By Amy Walker, PEO C3T Public AffairsApril 4, 2016
FORT BRAGG, N.C. (April 4, 2016) -- Suppose you are supporting an early entry Global Response Force (GRF) mission; which network equipment would you rather fly in with: two large sheltered vehicles that take up critical cargo space in your C-17 aircraft, or a few carry-on transit cases that provide 12 times the bandwidth?
Continuing to inform requirements and seek solutions for light-weight, expeditionary networking gear for the GRF, the Army recently demonstrated a new modular suite of expeditionary communication equipment that provides increased bandwidth with significant size, weight and power (SWaP) reductions.
"As a GRF unit, what we take with us is critically analyzed because whatever we take, we have to leave something else behind," said Cpt. Alan Adame, C Company commander, 127th Engineering Battalion, 1st Brigade Combat Team, 82nd Airborne Division, a GRF unit . "If you take a vehicle with a shelter and it tows a mounted generator trailer, then that is potentially cutting off an artillery piece, a military intelligence piece, a radar piece; something else is being excluded from the fight [to make room on the plane for that equipment]."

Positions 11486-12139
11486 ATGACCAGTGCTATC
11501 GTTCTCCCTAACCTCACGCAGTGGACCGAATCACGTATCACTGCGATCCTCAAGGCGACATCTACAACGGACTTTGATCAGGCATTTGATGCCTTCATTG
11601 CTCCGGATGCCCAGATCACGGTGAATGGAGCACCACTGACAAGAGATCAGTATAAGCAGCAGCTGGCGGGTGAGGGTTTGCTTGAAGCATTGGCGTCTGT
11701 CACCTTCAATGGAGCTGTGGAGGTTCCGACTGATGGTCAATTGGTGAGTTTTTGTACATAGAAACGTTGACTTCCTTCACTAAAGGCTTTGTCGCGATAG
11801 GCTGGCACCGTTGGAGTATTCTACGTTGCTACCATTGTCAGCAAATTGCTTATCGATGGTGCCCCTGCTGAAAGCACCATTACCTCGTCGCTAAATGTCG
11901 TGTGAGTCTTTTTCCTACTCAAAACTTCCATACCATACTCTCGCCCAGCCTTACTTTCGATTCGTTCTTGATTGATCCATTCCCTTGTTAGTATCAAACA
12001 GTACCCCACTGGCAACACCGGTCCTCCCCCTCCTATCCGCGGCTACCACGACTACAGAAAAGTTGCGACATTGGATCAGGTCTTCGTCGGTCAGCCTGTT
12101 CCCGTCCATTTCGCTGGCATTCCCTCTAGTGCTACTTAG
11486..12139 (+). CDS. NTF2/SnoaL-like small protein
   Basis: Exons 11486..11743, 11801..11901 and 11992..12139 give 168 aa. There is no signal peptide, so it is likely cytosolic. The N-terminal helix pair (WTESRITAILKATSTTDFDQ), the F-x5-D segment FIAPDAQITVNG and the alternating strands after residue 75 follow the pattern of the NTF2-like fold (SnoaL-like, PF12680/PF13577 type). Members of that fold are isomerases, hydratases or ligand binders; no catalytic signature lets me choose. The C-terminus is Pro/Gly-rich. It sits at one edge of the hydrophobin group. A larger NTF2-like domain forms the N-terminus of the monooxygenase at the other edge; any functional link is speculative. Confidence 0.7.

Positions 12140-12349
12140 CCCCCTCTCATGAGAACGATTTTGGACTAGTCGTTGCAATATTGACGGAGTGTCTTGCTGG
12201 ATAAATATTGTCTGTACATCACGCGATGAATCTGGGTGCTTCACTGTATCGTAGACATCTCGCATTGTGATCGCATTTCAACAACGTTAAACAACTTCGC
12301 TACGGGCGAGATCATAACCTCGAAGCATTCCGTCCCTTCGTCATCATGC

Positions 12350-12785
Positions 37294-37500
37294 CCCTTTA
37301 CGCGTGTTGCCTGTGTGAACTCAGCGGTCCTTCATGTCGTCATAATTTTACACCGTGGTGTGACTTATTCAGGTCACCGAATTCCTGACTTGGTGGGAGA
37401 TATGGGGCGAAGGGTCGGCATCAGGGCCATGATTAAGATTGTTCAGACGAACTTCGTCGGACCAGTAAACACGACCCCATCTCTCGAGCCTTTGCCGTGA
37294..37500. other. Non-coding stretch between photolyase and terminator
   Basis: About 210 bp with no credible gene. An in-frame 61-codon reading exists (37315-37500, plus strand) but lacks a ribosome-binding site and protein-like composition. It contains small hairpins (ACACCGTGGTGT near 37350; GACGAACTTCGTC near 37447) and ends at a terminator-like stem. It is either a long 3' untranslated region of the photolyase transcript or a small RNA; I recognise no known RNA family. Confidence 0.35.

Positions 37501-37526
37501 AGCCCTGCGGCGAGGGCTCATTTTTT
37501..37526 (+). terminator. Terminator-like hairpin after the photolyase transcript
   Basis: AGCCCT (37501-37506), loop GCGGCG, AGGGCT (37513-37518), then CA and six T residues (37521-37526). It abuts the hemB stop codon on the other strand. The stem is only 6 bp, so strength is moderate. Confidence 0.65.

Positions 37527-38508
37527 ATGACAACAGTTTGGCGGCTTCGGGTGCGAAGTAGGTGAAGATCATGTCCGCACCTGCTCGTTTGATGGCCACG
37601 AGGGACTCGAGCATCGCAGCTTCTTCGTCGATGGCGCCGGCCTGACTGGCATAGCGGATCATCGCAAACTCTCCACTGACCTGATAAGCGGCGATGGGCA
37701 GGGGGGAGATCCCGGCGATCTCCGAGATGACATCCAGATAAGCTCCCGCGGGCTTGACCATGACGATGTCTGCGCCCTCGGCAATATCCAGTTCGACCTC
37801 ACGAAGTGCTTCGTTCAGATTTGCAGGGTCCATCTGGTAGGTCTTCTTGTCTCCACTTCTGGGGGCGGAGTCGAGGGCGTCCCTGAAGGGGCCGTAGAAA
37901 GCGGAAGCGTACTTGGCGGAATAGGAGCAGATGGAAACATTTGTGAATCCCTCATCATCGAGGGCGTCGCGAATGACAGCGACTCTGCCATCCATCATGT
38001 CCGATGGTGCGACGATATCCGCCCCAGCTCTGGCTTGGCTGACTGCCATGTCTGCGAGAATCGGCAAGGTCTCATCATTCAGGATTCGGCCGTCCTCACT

The Army conducted the operational proof-of-concept expeditionary Signal Modernization (SigMod) capability demonstration at Fort Bragg, North Carolina, in mid-March, in support of the current 82nd Airborne Division operational needs statement requirements. Soldiers from the 127th Engineering Battalion, 82nd Airborne Division, executed the demonstration at three geographically separated locations to see how these new scalable SigMod capabilities could be utilized during various stages of operations to provide voice, video and data communications, mission command and situational awareness over the Army's tactical communications network backbone, Warfighter Information Network-Tactical (WIN-T).